Yesterday the Ohio Board of Education (OBE) struck a huge blow against intelligent design by voting 11-4 to remove benchmarks in its science standards that called for “critical analysis” of evolution and to eliminate a lesson plan based on that benchmark.
Here is some background to the issue. In 2001 I was selected to be part of Ohio’s Science Standards Advisory Board to set new science standards for Ohio. After many months of work, we approved a set of standards to be fleshed out by other people in writing committees. There was some discussion of what to do about intelligent design creationism (IDC) but the consensus was to keep it out.
Then in 2002 an emergency meeting of the advisory board was called in Columbus (which I did not attend) and I am told that the members who did attend were told that certain members of the OBE were unhappy at the omission of IDC. They were then given an ultimatum. In the section that dealt with biological evolution, they had to include a benchmark that said “Describe how scientists continue to investigate and critically analyze aspects of intelligent design.” If they did not agree, the entire set of standards would be jettisoned and a new set created by the state legislature. Since this would probably be worse, the members of the advisory board reluctantly agreed.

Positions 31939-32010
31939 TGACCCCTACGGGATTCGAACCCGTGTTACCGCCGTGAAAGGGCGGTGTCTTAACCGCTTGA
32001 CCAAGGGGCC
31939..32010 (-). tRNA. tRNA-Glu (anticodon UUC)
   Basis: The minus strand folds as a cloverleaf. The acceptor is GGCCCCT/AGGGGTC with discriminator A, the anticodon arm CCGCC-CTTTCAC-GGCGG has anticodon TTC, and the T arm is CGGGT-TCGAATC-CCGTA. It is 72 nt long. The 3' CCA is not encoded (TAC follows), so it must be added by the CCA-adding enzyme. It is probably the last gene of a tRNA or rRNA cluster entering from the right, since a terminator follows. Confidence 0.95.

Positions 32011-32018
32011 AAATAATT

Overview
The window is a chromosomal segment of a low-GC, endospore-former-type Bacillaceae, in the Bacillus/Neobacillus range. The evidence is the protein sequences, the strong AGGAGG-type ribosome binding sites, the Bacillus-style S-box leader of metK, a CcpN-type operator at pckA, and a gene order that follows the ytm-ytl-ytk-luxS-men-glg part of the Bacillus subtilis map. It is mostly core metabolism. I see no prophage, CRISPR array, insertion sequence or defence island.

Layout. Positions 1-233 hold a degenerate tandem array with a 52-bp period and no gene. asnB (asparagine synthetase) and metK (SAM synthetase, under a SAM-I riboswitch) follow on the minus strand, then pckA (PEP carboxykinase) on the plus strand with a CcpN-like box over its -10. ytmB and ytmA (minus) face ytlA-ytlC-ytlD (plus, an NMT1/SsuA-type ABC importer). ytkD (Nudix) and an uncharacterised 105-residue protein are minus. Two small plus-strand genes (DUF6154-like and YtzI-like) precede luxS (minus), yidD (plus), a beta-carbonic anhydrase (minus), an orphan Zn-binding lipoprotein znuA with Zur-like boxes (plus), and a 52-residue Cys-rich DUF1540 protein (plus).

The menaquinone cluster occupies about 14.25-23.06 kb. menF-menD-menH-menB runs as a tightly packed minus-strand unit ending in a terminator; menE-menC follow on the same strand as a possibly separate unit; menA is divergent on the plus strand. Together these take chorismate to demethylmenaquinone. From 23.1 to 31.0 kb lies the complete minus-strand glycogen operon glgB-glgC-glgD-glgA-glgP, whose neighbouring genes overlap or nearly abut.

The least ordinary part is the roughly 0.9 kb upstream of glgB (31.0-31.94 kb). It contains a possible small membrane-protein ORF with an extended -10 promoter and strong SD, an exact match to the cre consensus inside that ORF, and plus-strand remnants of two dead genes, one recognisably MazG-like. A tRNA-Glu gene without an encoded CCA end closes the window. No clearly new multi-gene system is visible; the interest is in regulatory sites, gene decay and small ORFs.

At the OBE meeting where the standards were to be adopted, some OBE members were concerned that this benchmark would open the door to teaching IDC so they added additional language that said (in parentheses) “The intent of this benchmark does not mandate the teaching or testing of intelligent design.”
But it soon became clear that this benchmark was a Trojan horse. The pro-IDC OBE members inserted people into the lesson plan writing team who drafted a lesson plan called Critical Analysis of Evolution that essentially recycled IDC ideas without explicitly mentioning intelligent design.
This lesson plan was roundly criticized on both science and pedagogical grounds but the OBE stood firm on retaining it.